When you think of engagement photos, you probably picture grinning couples in their 20s or 30s. The internet is full of them: happy young men and women poised to begin the second chapter of their lives together. But the engagement photo that's taking social media by storm this week isn't an image of young love — quite the opposite, actually. It features a pair of smitten senior citizens, holding a sign with three simple words, proving that it's never too late to fall madly in love.
Seventy-year-old Cleveland "Murphy" Wilson and Lucinda Myers, who is in her 60s, admired each other from afar for three years at the Alabama church they both attend, before they started dating. Lucinda had heard she had a secret admirer and she tried her best to look "on point" for him every Saturday, but she wanted him to come to her, not the other way around. All that changed, however, when Wilson missed a few Saturdays and Lucinda felt his absence.
Upon his return, she summoned the courage to approach him and say, "I haven't seen your beautiful smile lately." The pair started dating shortly after that and, one month later, he popped the question. Now, they're planning a wedding for July 29.
Gianna Snell, who snapped the couple's now-viral engagement photo, says she recognized that their connection was special the moment she first laid eyes on them.
"It's not every day that you see senior citizens so excited and giddy about getting married," she wrote in a blog post after the photo session. "It's a bit out of the ordinary. That's why even on the day that I met this duo in the park to capture images for their engagement announcement, bystanders were drawn to them. There were teenage girls, families and young couples who stopped what they were doing to take in this rare glimpse of an older couple whose love was so new that they couldn't take their eyes off of each other."
Snell tells CBS News she initially worried that the couple would be bashful about showing their affection in front of a crowd.
"But once I was in their presence, I realized that in their eyes, there was no crowd there, only the two of them," the Alabama photographer recalls. "I saw the way she kept gazing up at him lovingly and she couldn't stop smiling. I noticed how he couldn't keep his hands off of her. There was just this sincerity about them that had me smiling and giggling the whole session."
It wasn't the first time Murphy Wilson had found true love. He had been married to a beautiful woman named Antoinette Snodgrass for 41 years before she died in 2013. And after that, he wasn't sure the ache in his heart would ever heal. For months, he found it too painful to attend First Seventh-day Adventist Church, where he was the choir director and had gone with his beloved wife for decades. So, he stayed home on Saturdays instead.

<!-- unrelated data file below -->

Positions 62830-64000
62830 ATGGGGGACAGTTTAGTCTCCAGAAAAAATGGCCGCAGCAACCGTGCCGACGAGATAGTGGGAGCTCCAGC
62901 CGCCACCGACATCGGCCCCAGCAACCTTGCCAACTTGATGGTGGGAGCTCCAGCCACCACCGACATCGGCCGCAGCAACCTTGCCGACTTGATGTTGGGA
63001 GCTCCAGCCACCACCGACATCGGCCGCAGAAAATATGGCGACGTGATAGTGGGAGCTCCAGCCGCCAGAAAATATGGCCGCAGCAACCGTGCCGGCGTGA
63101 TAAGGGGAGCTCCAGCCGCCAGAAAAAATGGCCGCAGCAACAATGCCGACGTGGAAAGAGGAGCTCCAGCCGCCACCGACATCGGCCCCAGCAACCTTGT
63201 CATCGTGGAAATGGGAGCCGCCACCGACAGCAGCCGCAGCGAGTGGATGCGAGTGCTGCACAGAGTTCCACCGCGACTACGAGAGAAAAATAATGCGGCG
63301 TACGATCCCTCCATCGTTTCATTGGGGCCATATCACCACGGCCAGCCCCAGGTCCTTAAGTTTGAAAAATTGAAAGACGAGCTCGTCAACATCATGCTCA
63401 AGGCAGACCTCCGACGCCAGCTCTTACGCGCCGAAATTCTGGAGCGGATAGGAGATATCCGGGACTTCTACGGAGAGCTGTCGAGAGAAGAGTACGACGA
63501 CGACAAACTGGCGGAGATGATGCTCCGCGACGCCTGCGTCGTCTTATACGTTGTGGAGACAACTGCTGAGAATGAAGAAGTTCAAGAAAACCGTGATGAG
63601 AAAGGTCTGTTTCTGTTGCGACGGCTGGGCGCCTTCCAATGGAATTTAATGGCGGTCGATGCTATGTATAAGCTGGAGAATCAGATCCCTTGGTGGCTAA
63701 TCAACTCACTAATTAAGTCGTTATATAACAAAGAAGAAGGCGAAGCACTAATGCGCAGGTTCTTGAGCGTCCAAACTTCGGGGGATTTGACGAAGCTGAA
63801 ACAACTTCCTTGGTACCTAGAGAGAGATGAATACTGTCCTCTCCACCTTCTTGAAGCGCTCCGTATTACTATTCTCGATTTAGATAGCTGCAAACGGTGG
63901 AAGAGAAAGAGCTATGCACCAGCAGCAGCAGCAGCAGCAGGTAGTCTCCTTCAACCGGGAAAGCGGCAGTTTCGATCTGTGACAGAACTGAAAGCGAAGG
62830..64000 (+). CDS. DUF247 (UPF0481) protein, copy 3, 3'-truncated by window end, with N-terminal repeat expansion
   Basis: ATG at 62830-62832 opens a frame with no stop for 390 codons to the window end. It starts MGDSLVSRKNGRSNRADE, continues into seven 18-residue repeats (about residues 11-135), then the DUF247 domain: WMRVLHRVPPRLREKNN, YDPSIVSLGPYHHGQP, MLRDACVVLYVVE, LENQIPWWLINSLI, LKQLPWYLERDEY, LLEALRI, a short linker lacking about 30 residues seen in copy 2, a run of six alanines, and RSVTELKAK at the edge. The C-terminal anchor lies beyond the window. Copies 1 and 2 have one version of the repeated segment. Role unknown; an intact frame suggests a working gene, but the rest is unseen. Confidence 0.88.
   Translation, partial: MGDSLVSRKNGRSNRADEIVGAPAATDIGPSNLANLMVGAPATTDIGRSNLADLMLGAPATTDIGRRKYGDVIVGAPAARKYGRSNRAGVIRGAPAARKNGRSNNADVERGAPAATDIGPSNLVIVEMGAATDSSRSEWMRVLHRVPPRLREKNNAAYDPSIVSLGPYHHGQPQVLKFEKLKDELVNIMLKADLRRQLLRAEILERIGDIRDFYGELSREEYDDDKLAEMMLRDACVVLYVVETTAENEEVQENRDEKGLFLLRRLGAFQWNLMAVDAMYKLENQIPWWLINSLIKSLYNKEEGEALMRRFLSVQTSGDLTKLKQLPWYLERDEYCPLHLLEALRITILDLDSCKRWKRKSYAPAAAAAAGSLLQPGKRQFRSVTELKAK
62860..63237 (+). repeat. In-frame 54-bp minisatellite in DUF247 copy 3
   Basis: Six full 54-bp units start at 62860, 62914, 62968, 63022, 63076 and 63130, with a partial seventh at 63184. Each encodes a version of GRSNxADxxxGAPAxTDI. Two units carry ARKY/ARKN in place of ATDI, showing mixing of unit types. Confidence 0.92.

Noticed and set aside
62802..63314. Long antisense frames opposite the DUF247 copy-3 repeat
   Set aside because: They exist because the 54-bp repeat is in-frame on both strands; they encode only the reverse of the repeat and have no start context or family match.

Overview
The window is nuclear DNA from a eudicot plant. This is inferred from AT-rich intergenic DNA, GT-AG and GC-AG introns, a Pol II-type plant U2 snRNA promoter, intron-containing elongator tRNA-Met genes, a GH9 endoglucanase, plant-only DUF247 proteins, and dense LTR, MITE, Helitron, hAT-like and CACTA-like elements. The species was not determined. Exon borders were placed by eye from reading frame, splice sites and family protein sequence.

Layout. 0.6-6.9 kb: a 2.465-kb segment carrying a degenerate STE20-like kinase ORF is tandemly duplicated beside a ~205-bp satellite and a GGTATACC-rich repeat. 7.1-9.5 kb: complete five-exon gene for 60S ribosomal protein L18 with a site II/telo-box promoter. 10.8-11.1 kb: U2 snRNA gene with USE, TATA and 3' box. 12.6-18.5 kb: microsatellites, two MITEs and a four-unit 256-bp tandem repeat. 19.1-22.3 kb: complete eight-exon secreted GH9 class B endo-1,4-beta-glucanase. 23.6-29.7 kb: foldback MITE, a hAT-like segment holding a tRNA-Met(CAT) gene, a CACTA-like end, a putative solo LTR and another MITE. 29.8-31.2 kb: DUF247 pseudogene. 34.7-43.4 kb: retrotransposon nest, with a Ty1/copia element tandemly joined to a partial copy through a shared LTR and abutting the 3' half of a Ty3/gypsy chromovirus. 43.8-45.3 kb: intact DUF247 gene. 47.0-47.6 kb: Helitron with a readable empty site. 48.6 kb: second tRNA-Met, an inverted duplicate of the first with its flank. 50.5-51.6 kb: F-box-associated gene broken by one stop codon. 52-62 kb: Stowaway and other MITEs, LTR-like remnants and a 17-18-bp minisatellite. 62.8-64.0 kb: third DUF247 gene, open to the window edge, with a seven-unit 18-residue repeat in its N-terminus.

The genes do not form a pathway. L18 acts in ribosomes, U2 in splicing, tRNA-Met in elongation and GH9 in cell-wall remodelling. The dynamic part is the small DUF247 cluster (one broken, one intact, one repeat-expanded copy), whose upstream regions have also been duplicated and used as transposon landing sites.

When asked if he'd ever remarry, he reportedly told friends that he placed all of his romantic faith in the Lord: "God picked her the first time I married. He's going to have to do it again."
Lucinda Myers had also been married before. Hundreds of miles away in Boston (coincidentally Wilson's hometown as well) she had gotten divorced and spent 30 years as a single woman, praying that God would send her the right man.
Then, in 2013, she moved to Huntsville, Alabama for a fresh start. So, the day Murphy Wilson returned to church, his future fiancé was sitting just a few pews away.
Three years later, as photographer Gianna Snell prepared to meet the happy couple for their engagement photo shoot, she grabbed a black foam board and chalk on her way to the park.
"I was considering writing the wedding date," she tells CBS News, "but as we got into the session and I saw their happiness and his genuine excitement, I knew that just writing the date would not really evoke any emotion from them or the potential viewers of the image."
Snell chose instead to write the phrase, "She said yes!" And handing the board to her subjects, Snell told them to look excited.
"Well, that's not hard," Wilson responded immediately. "I am excited! I'm here with this gorgeous woman!"
"As soon as he held up the sign, the people that were surrounding them in the park, feeding ducks or hanging out, began to clap and cheer," recalls Snell of the memorable moment. "It shows us that new love is not just for the the young... that it's never too late to believe that you will smile again, dance again, love again."
Lucinda — or Cindy, as her finacé affectionately calls her — isn't on social media. So she didn't know that the photo had gotten more than 33,000 likes on Instagram, until her grandson was scrolling through his feed one day and saw it.
Later, Wilson's youngest daughter, Danita, sat the couple down to explain that their photo had gone viral.
"Viral?" the pair responded. "What does that mean?"